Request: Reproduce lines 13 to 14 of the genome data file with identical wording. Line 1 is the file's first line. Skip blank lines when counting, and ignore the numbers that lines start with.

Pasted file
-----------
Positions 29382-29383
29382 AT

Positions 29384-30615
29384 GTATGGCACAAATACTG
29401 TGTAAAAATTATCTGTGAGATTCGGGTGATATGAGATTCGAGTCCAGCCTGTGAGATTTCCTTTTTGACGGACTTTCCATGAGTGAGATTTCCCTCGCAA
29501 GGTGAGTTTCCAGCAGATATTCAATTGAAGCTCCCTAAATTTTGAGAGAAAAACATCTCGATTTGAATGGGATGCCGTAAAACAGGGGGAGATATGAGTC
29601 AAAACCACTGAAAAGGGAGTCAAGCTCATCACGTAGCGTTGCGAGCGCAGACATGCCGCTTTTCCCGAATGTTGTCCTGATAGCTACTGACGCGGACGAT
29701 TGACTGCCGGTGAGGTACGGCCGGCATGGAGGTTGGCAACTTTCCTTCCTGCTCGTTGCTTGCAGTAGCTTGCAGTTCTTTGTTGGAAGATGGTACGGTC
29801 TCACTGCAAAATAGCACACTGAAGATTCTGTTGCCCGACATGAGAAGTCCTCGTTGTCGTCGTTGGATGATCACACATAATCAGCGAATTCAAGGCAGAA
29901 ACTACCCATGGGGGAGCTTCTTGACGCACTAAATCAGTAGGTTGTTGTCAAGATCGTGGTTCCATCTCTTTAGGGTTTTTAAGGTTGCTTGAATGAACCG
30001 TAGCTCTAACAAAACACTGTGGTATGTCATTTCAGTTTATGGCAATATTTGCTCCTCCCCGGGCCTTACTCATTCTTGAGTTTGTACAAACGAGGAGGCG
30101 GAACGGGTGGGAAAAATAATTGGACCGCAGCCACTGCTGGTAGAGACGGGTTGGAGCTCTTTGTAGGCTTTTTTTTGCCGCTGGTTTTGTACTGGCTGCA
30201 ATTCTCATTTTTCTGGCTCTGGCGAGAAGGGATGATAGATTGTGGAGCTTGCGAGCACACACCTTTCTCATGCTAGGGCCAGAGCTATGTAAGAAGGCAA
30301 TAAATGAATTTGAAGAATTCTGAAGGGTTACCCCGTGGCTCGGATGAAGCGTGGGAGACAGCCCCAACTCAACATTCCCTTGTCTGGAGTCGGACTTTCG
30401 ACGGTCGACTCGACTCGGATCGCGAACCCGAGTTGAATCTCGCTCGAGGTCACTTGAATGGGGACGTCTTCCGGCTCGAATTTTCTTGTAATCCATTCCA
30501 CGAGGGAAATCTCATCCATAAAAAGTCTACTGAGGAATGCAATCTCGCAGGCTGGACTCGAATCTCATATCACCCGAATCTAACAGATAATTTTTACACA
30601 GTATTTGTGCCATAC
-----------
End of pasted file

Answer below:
30201 ATTCTCATTTTTCTGGCTCTGGCGAGAAGGGATGATAGATTGTGGAGCTTGCGAGCACACACCTTTCTCATGCTAGGGCCAGAGCTATGTAAGAAGGCAA
30301 TAAATGAATTTGAAGAATTCTGAAGGGTTACCCCGTGGCTCGGATGAAGCGTGGGAGACAGCCCCAACTCAACATTCCCTTGTCTGGAGTCGGACTTTCG